Call it the ultimate backhanded compliment: "Your ads are distasteful, revolting," read a posting on the Web site, "and they helped me quit smoking two years ago this month."

This was in response to anti-tobacco advertising run by Massachusetts, one of several states that have turned to graphic imagery as part of their efforts to discourage smoking, particularly among teens. These campaigns sometimes feature TV ads that borrow their look and tone from reality shows and music videos and often include shocking, close-up images of body parts disfigured by smoking- related illnesses.

"They're not home runs, they're grand slams," says Gregory Connolly, director of the Massachusetts Tobacco Prevention Program. "We found it really moved the needle on numbers of people deciding to quit."

The idea of using shock advertising first took root in Australia. Now, the Iowa landscape is dotted with anti-chewing tobacco billboards that feature mouths with black and green sores where the lower lip should be and the tagline: "Going without dip is hard, going without a lip is harder." A California TV spot shows a close-up of a middle-aged woman named Debi who has been smoking since age 13. "They say nicotine isn't addictive," she says in a notably froggy voice. After taking a puff of a cigarette directly through a hole in her throat, she asks, "How can they say that?" Washington State is running a "Real World"- style series on the Web about five teenagers who talk about their feelings as they're exposed to evidence of the dangers of smoking, including lesion-pocked lungs in a hospital pathology lab.

The states are largely funding their aggressive countermarketing campaigns with money they have received from tobacco companies as part of legal settlements reached in 1997 and 1998. Naturally, that doesn't stop the states from attacking tobacco companies for deceptive advertising that downplays the dangers of smoking and glamorizes the images of the companies themselves. California is running a series of ads, funded by an increase in tobacco taxes approved by voters in 1998, about a cynical tobacco marketing executive. He brags about getting tobacco companies "back on TV" by sponsoring sports events and demonstrates how point-of-sale advertising is placed carefully at counter level to build brand recognition among small children.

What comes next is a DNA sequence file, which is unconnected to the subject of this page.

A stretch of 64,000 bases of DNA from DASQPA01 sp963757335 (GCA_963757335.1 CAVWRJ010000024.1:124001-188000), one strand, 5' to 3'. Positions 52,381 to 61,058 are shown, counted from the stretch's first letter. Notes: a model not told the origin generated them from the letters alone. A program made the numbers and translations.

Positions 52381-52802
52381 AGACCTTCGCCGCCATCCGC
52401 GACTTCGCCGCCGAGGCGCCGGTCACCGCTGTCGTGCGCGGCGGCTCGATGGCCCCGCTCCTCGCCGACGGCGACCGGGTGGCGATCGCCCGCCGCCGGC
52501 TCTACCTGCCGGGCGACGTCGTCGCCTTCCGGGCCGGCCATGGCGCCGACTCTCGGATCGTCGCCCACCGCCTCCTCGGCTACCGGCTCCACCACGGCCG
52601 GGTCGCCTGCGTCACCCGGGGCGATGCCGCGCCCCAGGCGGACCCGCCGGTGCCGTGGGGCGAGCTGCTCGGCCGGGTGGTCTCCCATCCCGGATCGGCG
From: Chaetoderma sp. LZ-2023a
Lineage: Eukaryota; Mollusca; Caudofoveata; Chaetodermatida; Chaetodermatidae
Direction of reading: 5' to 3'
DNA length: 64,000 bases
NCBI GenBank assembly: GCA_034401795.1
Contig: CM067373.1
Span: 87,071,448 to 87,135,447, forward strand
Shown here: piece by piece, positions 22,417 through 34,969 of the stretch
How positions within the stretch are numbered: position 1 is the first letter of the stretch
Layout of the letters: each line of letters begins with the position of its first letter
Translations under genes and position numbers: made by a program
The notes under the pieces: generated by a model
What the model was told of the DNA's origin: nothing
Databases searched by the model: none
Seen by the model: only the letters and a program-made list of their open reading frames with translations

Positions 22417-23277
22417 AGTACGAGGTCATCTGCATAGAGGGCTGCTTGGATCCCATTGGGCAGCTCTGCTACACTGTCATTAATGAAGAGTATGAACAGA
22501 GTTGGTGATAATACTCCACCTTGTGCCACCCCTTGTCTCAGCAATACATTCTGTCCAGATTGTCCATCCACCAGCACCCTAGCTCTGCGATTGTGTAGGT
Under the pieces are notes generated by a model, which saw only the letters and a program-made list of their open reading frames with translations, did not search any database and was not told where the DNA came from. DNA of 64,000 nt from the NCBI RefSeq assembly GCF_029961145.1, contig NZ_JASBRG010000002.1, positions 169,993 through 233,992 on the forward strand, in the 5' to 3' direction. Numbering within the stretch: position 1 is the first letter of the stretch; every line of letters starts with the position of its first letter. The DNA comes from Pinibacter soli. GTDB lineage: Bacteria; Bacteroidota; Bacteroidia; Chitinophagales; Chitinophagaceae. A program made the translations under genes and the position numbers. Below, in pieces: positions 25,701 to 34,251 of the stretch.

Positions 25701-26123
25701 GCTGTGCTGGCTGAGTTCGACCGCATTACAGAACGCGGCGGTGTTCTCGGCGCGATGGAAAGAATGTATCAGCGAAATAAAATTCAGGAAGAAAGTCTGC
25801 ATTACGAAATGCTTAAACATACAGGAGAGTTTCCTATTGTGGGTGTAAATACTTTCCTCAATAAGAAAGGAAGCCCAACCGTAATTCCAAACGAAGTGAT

Several of the state-sponsored ads have won national awards. Mississippi, the first state to sue tobacco companies, was a winner with an ad showing a lawyer being taken through a futuristic-looking prison to meet with a defendant who "killed 11,000 people a day." As a guard briefs him about the perp, the lawyer looks at several diseased faces and organs that appear even more fragile and damaged against the stark backdrop of the prison.

Health officials working on these ads repeatedly emphasize that they are merely one weapon in their arsenal, part of comprehensive anti- tobacco programs that also include high cigarette taxes and restrictions on smoking in public places. Still, the graphic ads do seem to strike a nerve. One University of Massachusetts study indicated that people who saw the state's ads were 50 percent less likely to start smoking.

Rates of teen smoking, which had been on the rise throughout the 1990s, began to dip a bit in 1998. It's impossible to separate out how much the drop is attributable to advertising, as opposed to other state anti-tobacco efforts. That may change, though, with the advent of the American Legacy Foundation. Established by the 1998 nationwide tobacco settlement, the foundation has $1 billion to spend over five years on ads that feature body bags and other graphic imagery (some borrowed from Florida's anti-tobacco "Truth" campaign).

That's not much money compared with the tobacco industry's annual $6 billion expeditures on advertising and promotion. But if the foundation ads bring down smoking rates where there are no state-run programs, it will show that putting an ugly public face on cancer and emphysema was the right way to combat them.